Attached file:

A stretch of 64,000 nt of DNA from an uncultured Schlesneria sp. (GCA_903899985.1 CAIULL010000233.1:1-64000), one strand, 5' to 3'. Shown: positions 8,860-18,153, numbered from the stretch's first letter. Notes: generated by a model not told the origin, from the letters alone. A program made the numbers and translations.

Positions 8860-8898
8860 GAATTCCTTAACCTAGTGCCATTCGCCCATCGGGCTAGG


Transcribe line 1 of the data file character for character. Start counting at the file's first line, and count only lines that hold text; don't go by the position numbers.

A stretch of 64,000 nt of DNA from an uncultured Schlesneria sp. (GCA_903899985.1 CAIULL010000233.1:1-64000), one strand, 5' to 3'. Shown: positions 8,860-18,153, numbered from the stretch's first letter. Notes: generated by a model not told the origin, from the letters alone. A program made the numbers and translations.